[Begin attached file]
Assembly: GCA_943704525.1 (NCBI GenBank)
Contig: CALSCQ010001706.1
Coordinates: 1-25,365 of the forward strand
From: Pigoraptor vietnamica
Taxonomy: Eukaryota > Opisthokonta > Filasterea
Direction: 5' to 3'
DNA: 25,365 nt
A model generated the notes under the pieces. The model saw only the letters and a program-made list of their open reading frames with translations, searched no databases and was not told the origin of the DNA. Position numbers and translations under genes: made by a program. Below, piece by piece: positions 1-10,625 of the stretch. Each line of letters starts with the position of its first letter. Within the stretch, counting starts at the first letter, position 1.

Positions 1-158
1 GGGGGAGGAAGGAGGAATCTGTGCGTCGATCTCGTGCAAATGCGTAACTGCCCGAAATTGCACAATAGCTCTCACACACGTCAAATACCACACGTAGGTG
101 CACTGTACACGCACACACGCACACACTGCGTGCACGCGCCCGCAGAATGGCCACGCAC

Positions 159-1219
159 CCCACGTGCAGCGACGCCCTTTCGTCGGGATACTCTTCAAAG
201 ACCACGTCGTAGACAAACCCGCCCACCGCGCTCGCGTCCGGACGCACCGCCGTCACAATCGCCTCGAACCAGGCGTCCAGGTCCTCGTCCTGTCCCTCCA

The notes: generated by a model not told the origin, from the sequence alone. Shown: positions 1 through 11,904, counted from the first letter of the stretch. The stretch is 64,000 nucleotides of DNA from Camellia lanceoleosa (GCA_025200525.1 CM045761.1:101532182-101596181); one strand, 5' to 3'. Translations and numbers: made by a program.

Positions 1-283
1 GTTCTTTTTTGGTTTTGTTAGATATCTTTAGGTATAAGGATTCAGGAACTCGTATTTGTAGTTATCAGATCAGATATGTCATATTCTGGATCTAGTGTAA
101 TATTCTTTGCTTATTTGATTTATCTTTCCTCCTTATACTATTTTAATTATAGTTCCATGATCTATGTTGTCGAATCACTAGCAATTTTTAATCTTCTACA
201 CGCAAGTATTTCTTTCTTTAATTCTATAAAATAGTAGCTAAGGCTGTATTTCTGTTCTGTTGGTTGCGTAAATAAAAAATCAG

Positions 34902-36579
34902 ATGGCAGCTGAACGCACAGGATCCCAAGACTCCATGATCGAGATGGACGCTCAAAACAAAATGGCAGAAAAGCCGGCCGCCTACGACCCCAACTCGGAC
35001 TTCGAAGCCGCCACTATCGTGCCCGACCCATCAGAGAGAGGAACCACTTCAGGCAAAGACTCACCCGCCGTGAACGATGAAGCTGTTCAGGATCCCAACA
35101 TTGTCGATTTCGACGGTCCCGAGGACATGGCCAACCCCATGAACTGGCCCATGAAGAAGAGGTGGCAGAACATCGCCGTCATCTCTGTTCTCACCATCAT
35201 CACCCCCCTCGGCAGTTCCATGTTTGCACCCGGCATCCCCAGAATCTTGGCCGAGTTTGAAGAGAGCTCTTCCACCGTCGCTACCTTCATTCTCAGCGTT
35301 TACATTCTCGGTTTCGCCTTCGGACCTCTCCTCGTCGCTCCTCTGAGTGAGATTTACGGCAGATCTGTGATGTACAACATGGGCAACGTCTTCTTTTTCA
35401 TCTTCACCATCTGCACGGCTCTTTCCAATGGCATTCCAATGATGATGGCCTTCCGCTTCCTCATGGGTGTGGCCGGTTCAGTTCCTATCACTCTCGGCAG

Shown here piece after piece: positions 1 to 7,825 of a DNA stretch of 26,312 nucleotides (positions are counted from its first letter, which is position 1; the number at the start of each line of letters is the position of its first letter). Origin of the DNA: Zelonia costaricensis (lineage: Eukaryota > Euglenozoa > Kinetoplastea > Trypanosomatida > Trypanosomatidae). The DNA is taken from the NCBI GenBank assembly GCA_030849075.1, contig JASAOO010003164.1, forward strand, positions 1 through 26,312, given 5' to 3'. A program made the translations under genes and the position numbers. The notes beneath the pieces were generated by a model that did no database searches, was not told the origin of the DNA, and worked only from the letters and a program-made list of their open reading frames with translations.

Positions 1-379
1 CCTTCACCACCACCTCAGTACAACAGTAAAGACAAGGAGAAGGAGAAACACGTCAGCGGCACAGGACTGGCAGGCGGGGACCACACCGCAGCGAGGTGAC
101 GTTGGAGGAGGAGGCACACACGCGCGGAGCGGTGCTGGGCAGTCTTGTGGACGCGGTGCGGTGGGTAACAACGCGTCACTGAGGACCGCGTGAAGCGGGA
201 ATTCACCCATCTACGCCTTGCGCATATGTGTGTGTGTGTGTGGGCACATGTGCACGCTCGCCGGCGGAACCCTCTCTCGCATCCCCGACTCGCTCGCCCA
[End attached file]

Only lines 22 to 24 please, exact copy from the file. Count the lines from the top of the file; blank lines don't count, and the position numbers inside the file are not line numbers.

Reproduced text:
35001 TTCGAAGCCGCCACTATCGTGCCCGACCCATCAGAGAGAGGAACCACTTCAGGCAAAGACTCACCCGCCGTGAACGATGAAGCTGTTCAGGATCCCAACA
35101 TTGTCGATTTCGACGGTCCCGAGGACATGGCCAACCCCATGAACTGGCCCATGAAGAAGAGGTGGCAGAACATCGCCGTCATCTCTGTTCTCACCATCAT
35201 CACCCCCCTCGGCAGTTCCATGTTTGCACCCGGCATCCCCAGAATCTTGGCCGAGTTTGAAGAGAGCTCTTCCACCGTCGCTACCTTCATTCTCAGCGTT